It’s not often that I post non-Pokitto things, but I felt the need to share this because it’s about game design and video game history so I think it’s somewhat relevant. (Also it’s pretty funny and slightly clever.)
For those who can’t (or can’t be bothered to) watch the video…
SEGA used to have a really strict review process for their games - if the game crashed even once during testing it would be sent back to the developer, who would have to fix it and reregister.
So to get around this, some developers realised that they could catch the errors and make it look like it was part of the game, so that anything that should have been a bug just caused an easter egg.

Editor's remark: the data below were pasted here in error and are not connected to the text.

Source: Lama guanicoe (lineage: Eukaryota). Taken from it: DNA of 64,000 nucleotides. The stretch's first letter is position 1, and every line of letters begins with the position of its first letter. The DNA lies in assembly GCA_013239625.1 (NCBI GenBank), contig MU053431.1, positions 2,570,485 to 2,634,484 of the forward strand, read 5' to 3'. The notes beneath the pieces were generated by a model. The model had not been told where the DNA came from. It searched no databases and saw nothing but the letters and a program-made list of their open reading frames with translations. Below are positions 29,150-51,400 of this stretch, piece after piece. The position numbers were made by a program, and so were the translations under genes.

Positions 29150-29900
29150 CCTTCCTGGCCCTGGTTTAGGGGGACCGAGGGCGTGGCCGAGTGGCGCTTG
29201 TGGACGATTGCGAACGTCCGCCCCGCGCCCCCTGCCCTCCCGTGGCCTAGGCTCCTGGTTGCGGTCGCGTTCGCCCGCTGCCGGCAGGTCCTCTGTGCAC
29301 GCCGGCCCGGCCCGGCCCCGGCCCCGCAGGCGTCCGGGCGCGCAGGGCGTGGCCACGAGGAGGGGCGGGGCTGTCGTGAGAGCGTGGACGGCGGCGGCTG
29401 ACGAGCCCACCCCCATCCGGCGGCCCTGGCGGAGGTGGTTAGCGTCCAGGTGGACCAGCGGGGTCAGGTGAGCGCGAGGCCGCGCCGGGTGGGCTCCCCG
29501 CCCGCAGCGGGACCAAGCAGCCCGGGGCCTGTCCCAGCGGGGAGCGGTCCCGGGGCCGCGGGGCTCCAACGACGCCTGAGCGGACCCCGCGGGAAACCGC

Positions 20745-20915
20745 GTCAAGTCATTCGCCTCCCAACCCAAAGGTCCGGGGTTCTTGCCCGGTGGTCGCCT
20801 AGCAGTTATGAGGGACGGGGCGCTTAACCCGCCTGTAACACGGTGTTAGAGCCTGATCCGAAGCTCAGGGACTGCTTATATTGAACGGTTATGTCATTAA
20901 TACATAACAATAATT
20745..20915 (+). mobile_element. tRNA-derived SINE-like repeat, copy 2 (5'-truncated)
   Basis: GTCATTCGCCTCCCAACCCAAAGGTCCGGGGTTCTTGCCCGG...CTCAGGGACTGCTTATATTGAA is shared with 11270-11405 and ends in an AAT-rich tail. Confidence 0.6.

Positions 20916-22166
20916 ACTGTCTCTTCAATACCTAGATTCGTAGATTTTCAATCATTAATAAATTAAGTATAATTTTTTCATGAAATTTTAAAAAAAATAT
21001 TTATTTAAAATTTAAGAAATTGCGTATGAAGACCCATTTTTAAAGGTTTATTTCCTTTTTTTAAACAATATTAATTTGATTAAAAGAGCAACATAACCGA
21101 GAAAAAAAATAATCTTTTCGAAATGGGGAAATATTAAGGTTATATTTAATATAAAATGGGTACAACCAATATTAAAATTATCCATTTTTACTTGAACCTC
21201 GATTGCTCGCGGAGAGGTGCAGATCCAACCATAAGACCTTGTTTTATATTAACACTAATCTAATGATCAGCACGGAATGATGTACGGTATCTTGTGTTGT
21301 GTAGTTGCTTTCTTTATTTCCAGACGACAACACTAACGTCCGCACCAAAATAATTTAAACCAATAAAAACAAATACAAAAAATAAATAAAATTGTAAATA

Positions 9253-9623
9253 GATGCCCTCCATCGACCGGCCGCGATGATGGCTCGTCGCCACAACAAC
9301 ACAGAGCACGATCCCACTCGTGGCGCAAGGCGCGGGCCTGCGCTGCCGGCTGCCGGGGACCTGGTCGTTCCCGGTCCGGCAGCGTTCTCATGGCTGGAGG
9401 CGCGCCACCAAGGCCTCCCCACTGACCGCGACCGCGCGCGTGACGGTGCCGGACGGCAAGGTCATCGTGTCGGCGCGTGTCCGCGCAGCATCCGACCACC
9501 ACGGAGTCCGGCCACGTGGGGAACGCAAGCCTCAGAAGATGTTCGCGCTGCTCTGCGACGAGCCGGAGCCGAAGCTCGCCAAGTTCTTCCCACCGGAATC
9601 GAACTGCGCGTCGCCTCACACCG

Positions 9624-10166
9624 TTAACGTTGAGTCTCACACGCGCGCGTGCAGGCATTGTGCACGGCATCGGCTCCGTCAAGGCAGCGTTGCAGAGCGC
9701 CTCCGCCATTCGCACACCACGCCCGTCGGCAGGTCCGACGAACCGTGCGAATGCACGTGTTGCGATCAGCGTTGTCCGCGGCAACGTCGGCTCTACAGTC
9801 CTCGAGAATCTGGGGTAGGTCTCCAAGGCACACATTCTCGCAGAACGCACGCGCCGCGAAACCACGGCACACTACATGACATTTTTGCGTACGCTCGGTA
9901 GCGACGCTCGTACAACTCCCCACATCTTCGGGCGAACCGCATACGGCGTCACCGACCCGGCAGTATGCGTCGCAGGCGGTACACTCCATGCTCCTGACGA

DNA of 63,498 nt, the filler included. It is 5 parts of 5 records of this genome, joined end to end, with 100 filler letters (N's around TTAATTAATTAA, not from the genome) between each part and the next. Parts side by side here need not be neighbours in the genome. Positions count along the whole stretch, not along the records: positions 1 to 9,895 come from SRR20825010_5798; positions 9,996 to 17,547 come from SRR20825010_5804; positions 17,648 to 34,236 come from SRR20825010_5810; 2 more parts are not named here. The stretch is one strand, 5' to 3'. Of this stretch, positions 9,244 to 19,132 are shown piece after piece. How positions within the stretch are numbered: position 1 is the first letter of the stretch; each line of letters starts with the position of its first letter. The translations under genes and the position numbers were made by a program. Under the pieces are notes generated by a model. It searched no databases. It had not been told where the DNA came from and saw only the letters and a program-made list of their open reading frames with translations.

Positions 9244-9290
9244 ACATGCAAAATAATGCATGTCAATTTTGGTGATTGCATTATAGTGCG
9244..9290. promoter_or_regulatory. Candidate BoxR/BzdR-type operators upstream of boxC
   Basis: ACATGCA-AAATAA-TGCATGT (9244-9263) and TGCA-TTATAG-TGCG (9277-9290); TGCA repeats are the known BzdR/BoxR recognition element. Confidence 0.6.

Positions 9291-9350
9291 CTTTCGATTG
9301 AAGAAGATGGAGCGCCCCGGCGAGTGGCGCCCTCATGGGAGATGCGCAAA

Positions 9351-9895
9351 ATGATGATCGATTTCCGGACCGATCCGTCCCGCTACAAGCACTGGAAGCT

In the case of Sonic 3D, its programmer (Jon Burton, the bloke narrating the video) decided to not just try to detect errors, but to fill the unusued vector table entries with jumps to a level select screen (which apparently attempts to detect errors and clean things up), so that any error that the CPU detected, no matter how small, would put the player at the level select screen. Most things in game don’t trigger it, but wiggling the cartridge causes enough electrical noise to activate it.
It’s not really good programming practice (or good for your console) but it’s certainly an amusing story nonetheless.